Sunday, September 16, 2012

An Engineer Considers Jobs -- Not Steve

You may ask yourself, “Where are the jobs?” You may ask yourself, “What happened to the U.S. of A.?” You may ask yourself, “How did I get here?” “Where is that large automobile?” “This is not my beautiful home.” … Once In a Lifetime.

Jobs, jobs, jobs … what happened to the jobs? Who to blame? The President? The Congress? Wall Street? The 1%?

In a recent article in the New York Times, the president of M.I.T. stated this analysis:

The United Sates became the world’s largest economy because we invented products and then made them with new processes. With design and fabrication side by side, insights from the factory floor flowed back to the drawing board. Today, our most important task is to restart this virtuous cycle of invention and manufacturing.

What happened? Manufacturing moved offshore in a mass exodus the likes of which we’ve never seen before. The information age sped up this migration as it provided the electronic glue and communications that enabled “Designed in California” products (are you listening iStuff) to be built in China.

But more than that is going on. Offshore production has ultimately led to offshore innovation, with many companies investing in design centers and R&D facilities outside the United States that attract and nurture talented design engineers abroad.

I heard the story first at IBM when they started getting more revenue from over-seas markets and used that fact to justify trimming their U.S. workforce. “We need to operate in local markets to understand those market’s needs. We are a global company; we need to design locally and manufacture locally in these diverse parts of the world.”

Yea, I heard that. I even understood and possibly agreed. Our customers are over there, so we’ve got to be over there too.

What to do? Bring back the assembly line to the U.S.?

No, I’m afraid the assembly line is not the answer in a world of high-tech advanced manufacturing. And high-tech manufacturing depends on a marriage of science and engineering in cutting-edge fields.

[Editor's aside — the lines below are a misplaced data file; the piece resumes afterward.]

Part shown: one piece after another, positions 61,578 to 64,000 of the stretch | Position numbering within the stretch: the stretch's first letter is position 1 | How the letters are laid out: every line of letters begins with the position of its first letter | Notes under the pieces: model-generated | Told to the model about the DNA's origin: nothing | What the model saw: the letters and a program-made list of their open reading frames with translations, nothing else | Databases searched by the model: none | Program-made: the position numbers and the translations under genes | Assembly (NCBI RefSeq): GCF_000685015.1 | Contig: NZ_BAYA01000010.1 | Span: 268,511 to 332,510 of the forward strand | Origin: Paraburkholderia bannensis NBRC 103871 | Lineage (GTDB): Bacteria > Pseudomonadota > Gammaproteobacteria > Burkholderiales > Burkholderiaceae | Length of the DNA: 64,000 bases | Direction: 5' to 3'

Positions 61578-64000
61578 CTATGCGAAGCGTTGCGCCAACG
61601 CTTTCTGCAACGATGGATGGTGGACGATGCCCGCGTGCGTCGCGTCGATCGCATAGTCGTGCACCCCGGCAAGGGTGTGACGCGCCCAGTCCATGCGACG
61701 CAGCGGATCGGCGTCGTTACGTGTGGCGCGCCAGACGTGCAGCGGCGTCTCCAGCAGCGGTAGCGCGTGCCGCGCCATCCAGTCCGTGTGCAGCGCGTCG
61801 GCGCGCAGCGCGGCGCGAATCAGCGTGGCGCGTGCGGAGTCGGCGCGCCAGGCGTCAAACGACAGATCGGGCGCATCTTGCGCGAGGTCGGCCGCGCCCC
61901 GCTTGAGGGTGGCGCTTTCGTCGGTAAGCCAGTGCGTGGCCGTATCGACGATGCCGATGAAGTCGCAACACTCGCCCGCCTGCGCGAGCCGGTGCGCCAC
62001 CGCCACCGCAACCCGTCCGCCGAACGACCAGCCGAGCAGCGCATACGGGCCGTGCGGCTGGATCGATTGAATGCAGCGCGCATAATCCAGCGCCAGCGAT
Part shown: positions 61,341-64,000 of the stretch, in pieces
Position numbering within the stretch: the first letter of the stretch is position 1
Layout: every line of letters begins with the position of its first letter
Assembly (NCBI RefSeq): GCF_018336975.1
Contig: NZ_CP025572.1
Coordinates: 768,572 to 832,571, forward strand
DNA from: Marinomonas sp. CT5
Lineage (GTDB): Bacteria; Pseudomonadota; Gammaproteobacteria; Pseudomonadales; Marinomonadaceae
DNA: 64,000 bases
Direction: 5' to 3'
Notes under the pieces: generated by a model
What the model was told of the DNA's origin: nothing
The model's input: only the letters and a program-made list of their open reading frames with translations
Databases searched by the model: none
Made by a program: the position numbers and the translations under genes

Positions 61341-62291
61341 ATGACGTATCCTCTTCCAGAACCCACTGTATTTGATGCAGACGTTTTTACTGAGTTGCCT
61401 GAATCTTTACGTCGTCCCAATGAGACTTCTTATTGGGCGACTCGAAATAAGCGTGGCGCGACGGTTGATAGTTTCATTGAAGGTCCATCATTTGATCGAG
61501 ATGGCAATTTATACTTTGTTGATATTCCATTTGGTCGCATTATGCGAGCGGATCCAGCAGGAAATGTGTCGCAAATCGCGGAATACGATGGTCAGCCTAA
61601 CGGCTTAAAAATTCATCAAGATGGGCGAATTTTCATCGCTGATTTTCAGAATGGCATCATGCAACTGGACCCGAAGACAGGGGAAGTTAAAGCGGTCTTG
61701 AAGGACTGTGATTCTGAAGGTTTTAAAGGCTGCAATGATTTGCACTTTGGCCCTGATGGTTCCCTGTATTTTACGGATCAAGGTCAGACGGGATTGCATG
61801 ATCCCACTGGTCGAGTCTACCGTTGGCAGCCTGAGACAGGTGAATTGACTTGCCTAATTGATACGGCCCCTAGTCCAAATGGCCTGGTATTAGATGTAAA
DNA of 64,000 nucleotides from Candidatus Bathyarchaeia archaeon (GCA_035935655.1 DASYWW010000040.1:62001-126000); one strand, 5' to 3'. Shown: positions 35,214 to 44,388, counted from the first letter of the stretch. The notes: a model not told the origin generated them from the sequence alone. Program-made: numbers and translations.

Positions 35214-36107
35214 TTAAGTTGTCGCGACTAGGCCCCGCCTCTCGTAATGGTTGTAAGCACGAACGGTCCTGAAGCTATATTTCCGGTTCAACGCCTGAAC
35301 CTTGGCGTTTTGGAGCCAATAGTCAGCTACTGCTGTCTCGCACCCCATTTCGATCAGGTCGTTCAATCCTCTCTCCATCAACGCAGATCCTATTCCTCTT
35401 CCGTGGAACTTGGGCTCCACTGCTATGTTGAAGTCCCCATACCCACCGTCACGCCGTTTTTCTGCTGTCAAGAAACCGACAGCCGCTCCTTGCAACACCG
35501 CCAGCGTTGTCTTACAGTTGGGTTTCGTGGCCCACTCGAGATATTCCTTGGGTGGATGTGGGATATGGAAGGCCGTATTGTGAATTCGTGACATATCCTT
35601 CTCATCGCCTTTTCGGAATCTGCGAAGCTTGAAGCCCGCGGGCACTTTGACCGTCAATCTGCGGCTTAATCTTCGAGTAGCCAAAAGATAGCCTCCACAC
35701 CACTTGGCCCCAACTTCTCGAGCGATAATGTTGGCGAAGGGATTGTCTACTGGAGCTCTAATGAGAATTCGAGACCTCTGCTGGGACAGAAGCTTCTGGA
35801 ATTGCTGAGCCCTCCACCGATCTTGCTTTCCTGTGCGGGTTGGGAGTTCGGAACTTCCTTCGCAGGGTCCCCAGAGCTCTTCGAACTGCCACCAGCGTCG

Look to our universities, still the standard for education in the world. Note things like the fact that the majority of modern college graduates are women — not men. I’m not upset that women are taking their rightful place in the workplace, but rather concerned why there aren’t more men. What has happened to our primary and secondary schools and how are male students responding. How has our culture devalued the ideas of hard work and study in this “gotta make ‘em all feel good about themselves” trend.

Why are large multi-national companies like Microsoft lobbying so hard for more H1-B Visas to import scientists and engineers to the U.S. to work in our companies here? Is this unnecessary completion for American engineers or is there a real need for additional technologists that our native population can’t provide? I suspect the answer is a little of both sides. Companies benefit if they have more to choose from and the graduation of engineers and scientists here at home has not kept up with the demand.

I don’t regret much about my life, but I am sorry I did not spend more time in Silicon Valley, that marvelous incubator of innovation. IBM had facilities there, and I visited there often. But this area between San Francisco and San Jose continues to be a model for success to the rest of our country. I’ve hard of the silicon forest (Oregon), silicon mountain (Colorado Springs or even all of CO), and whatever Massachusetts is calling itself. This is the future. There is a disease that you can catch in Silicon Valley, and I would like to see an epidemic.

Never mind the advice to Dustin Hoffman’s Ben Braddock. It is not plastics. It is analog circuits, memory, logic, power, microelectromechanical system devices, optoelectronics, EDA software, foundry manufacturing, semiconductor production equipment, electronic subsystems, displays, packaging and materials.

 Those are the jobs. The current unemployment rate is over 9%. For college graduates in general, it is less than half that at 4.x%. For STEM (Science, Technology, Engineering, Math) it is half that again which approaches the economic theory value of “full employment.”

Because of my background, anxious parents used to always ask me what their kids should study in school. I used to laughingly say, “keyboarding.” Now let me be serious. Study math. Study science. One thing I recently was reminded of in reading the current Steve Jobs biography was the fun that bunch of nerds in northern California had with the relatively low-tech stuff available in the ‘50’s and ‘60’s. So stop playing video games and start thinking about writing video games. The internet has put the world’s libraries in your living room. Study, learn, play. That’s where the jobs are. By all means stay in school. Seek post-secondary training that fits your style and personality. School is an opportunity … it’s free for the first twelve years. Don’t waste them.

“But teacher, college is just not for me.”  Okay, what about Trade School, Technical School, On-line Classes, Junior College, the Library. Hit the books!

Those of you out of school, check out your opportunities. Consider going back. Don’t ask what the “President” — “Congress” — “Wall Street” — “The Rich” can do for you. Ask what you can do for yourself. Grab those bootstraps and get back to studying. School is not out for summer; school is not out forever; school has just started.

Originally written October 26, 2011.

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